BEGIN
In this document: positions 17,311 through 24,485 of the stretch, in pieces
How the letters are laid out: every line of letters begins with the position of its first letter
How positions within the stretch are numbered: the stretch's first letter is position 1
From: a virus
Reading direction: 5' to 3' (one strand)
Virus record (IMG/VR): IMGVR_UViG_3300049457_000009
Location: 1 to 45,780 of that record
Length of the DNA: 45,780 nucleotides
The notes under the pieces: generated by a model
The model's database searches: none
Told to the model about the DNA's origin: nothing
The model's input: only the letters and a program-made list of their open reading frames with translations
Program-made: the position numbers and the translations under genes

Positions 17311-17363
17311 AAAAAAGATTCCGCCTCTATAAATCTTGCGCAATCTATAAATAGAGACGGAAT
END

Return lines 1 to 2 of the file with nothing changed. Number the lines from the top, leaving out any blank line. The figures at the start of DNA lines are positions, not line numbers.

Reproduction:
In this document: positions 17,311 through 24,485 of the stretch, in pieces
How the letters are laid out: every line of letters begins with the position of its first letter